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Canned food and fork
Those vile $*#@ing wankers over at the Cato Institute have updated an old study claiming that welfare is just so generous that there's no reason for recipients to work. Josh Barro, decided non-liberal, dismantles it in three easy steps:
1. Very few people actually qualify for all eight of the programs Cato looks at. Particularly, Temporary Assistance to Needy Families (cash welfare) and housing assistance can provide some very expensive benefits. But fewer than two million households get TANF and only about four million get housing assistance. It is much more typical for a welfare beneficiary to be getting SNAP (food stamps) and Medicaid (health insurance), but no assistance with housing or cash. So, the typical welfare benefit is much lower than Cato makes out, making staying on welfare less appealing.

2. Welfare benefits for single adults are much less generous than those for women with children.

3. Not all benefits are lost when a welfare recipient starts working. SNAP benefits phase out gradually with rising income. People who go back to work don't necessarily lose health benefits, either. Some get new health benefits through work. The children of low-income uninsured workers qualify for the Children's Health Insurance Program in most states. In some states, low-income working adults even qualify for Medicaid. So, going back to work doesn't mean nearly the loss of benefits that Cato implies.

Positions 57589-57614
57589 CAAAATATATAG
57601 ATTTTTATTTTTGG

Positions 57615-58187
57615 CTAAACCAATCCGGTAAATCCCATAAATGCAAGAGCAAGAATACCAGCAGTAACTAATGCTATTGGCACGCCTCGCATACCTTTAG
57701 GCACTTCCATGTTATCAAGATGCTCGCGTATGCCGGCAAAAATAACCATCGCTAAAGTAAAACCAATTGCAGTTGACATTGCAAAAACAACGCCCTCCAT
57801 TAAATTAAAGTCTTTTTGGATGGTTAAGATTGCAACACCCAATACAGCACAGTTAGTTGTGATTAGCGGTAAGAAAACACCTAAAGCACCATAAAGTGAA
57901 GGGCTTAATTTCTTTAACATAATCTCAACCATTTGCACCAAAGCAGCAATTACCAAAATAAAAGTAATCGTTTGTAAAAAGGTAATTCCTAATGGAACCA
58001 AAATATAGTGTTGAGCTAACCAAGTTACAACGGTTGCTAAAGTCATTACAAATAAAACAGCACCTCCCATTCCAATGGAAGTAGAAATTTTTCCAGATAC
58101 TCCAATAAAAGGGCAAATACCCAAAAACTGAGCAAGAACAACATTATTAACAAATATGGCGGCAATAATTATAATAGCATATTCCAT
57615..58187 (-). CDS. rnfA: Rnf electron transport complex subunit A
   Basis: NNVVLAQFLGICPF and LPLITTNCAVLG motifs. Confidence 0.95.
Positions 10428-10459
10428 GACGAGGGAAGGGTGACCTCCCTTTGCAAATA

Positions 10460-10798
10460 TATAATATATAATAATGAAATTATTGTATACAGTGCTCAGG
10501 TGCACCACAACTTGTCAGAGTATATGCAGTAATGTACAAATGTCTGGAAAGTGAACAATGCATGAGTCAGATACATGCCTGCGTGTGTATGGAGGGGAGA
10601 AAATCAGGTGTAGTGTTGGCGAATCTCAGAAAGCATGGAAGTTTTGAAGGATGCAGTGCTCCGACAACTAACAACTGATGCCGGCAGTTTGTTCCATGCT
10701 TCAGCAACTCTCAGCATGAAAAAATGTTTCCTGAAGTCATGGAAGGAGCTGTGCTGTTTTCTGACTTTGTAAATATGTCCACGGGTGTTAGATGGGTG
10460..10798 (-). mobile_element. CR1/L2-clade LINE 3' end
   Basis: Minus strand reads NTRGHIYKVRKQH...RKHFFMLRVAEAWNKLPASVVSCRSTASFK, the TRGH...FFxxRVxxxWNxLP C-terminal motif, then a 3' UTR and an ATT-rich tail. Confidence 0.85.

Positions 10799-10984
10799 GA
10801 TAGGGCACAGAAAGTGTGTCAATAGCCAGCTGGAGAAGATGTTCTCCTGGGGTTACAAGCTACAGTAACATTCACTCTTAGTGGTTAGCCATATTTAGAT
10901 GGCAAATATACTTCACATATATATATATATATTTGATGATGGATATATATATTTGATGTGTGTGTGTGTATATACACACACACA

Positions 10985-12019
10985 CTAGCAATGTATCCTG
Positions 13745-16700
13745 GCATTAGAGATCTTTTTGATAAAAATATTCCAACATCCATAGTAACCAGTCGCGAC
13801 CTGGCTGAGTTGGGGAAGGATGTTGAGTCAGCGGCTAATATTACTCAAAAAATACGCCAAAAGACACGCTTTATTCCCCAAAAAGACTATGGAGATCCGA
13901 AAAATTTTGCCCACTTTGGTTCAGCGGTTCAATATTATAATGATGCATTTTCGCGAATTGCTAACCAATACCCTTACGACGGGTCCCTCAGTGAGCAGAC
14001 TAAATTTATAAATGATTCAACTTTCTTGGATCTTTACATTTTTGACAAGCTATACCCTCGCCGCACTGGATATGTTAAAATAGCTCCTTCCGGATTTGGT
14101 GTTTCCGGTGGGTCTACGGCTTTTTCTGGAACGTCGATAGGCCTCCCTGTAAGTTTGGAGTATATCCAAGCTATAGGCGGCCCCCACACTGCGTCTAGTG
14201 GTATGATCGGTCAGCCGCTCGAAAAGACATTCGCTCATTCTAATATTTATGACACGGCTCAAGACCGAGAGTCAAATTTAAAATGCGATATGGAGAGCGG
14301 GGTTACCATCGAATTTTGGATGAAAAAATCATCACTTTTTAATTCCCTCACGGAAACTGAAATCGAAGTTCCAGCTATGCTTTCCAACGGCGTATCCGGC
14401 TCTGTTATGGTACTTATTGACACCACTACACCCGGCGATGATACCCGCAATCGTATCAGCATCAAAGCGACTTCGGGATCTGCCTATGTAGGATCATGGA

Now, even if the report's claims were true and welfare routinely paid better than work, cutting things like food stamps and Medicaid and housing assistance wouldn't be the one and only answer. We could also raise the minimum wage so that a minimum wage didn't involve living in poverty for so many workers. But the evildoers over at Cato aren't so much concerned with that making work pay—or creating jobs so that there weren't three jobseekers for every available job—they're just concerned with shredding the safety net a little more.

Tell the House and the Senate to raise the minimum wage to $10.10.

Originally posted to Daily Kos Labor on Fri Aug 23, 2013 at 11:02 AM PDT.

Also republished by Daily Kos and Hellraisers Journal.

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Comment Preferences

  •  how is it... (18+ / 0-)

    How is it these a-holes always know how much is too much for poor people to have and to earn and yet they will throw a wall-eyed hissy fit if you were to suggest how much is too much for the wealthiest Americans to have and to earn?

    •  Unfortunately, (4+ / 0-)

      the bootlicker mentality is quite common. They are all too willing to have poor people suffer and die so that the malefactors of great wealth can have more and more and more.